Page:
Biden’s defund the police comments face major backlash after State of the Union address
The president tried to walk a line in his speech on March 2, but reactions seem like he leaned too far one way.
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During his first State of the Union address on Tuesday, March 2, President Joe Biden spoke about a recent visit to the New York Police Department, days after the funerals of two Dominican-American police officers.
Officer Wilbert Mora and his partner Officer Jason Rivera, both in their 20s, were responding to a 9-1-1 call when a man shot and killed them with a stolen gun. Mora and Rivera patrolled the neighborhoods in which they grew up.
“I spoke with their families and told them that we are forever in debt for their sacrifice, and we will carry on their mission to restore the trust and safety every community deserves,” Biden said.
Biden said that he has worked on these issues for a long time, and that he knows that investing in crime prevention and community police officers that know the neighborhood will restore trust and safety.
He then made a statement that is simultaneously his most celebrated and most criticized of the night, as he called for more police funding.
“We should all agree: The answer is not to defund the police. The answer is to fund the police with the resources and training they need to protect our communities,” Biden said.
Many Republicans gave Biden a standing ovation for this statement, but the harsh critiques from activists and politicians continue to roll in.
In the aftermath of the deaths of George Floyd, Breonna Taylor and others in the Summer of 2020, advocates across the nation began calling for police departments to be defunded, and to have that money redistributed to community services.
“With all due respect, Mr. President. You didn’t mention saving Black lives once in this speech. All our country has done is given more funding to police. The result? 2021 set a record for fatal police shootings. Defund the police. Invest in our communities,” tweeted Rep. Cori Bush following Biden’s address.
Fully funding community safety means funding services that will save lives and keep Black and brown communities safe:— Congresswoman Cori Bush (@RepCori) March 2, 2022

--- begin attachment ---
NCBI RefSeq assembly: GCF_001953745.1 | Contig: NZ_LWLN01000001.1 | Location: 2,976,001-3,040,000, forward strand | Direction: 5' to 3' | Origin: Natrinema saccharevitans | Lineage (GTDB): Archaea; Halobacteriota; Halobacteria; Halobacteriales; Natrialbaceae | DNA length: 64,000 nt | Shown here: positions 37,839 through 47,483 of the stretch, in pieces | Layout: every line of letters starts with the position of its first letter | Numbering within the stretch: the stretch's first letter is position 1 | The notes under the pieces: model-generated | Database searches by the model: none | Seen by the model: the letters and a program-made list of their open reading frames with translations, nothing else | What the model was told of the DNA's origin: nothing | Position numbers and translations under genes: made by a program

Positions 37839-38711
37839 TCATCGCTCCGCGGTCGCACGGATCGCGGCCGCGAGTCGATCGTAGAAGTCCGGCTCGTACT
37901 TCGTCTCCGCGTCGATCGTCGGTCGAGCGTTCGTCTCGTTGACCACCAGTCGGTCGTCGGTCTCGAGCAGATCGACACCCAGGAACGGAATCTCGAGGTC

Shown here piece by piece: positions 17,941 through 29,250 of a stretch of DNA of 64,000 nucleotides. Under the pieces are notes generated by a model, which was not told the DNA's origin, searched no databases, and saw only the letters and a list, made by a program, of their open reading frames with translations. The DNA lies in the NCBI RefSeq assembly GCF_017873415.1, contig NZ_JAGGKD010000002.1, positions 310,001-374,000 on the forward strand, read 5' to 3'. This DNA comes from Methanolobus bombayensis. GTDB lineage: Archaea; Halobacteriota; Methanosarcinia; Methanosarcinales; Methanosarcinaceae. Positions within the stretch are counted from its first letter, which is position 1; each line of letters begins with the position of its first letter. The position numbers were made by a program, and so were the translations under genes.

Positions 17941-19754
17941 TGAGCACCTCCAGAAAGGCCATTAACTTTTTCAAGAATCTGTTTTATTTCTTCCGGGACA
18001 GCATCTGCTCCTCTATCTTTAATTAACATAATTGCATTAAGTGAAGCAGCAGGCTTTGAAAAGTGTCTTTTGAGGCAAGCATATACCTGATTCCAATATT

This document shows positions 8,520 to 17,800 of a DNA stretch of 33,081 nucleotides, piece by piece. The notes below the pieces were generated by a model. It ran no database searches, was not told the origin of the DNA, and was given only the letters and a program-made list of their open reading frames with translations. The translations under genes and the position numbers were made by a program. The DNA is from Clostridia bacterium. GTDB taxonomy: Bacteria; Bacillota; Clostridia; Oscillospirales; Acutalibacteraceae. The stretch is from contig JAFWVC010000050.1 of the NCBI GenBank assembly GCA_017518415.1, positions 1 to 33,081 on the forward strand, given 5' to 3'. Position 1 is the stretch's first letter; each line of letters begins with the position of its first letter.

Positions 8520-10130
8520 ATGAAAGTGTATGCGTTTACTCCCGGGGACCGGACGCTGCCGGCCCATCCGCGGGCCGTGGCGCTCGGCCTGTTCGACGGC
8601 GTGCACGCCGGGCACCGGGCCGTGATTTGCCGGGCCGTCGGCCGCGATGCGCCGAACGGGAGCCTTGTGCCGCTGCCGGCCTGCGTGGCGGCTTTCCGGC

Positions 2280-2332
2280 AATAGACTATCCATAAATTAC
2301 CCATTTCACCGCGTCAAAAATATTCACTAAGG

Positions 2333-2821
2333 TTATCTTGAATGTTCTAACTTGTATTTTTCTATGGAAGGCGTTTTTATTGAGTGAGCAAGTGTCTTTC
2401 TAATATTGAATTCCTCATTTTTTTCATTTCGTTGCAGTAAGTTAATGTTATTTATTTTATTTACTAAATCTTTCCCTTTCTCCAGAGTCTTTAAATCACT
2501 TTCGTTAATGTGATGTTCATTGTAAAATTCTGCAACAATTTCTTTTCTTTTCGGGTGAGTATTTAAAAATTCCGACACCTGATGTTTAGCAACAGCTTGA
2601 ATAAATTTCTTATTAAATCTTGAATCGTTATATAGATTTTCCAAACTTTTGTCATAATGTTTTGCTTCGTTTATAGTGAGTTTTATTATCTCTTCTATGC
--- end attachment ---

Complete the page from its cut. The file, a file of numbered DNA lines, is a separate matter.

✅ health care
✅ living wages
✅ climate action
Defund. The. Police.
The Washington Post recorded 1,055 fatal police shootings nationwide last year, the most the outlet has documented in a year since it began compiling data on police killings in 2015.
Activist and author DeRay McKesson, said on Twitter that the police should not receive funding because of their lack of accountability and protection for the community.
“They are already well funded & not accountable to anyone,” McKesson wrote.
The Black Lives Matter (BLM) organization didn’t release a statement after Biden’s speech, but tweeted a photo of Rep. Maxine Waters’ disappointed reaction.
BLM did tag the president in a separate post, writing “no, we don’t all agree. We still say #DefundThePolice and hold killer cops accountable, in a post promoting a racial justice rally on Thursday, March 4.
Bree Newsome, the activist that became known for taking down a Confederate flag in South Carolina, explained in a thread on Twitter that the “defund the police” slogan has gained major traction in public discourse, and that the “ruling elite” are overwhelmed by it.
“Reallocating $ from police to services that would prevent most issues police respond to —homelessness for ex.—is a very practical approach to anyone actually concerned w/ public health & safety. But the establishment is doing the exact opposite, cutting services to increase policing,” Newsome wrote.
We spend $107,575,000,000 more on police than on public housing.— Raheem (@Raheem) March 2, 2022
Police are funded. Our communities aren't.
While public opinion has changed on the subject, the conversation about reimagining community policing and safety is still growing.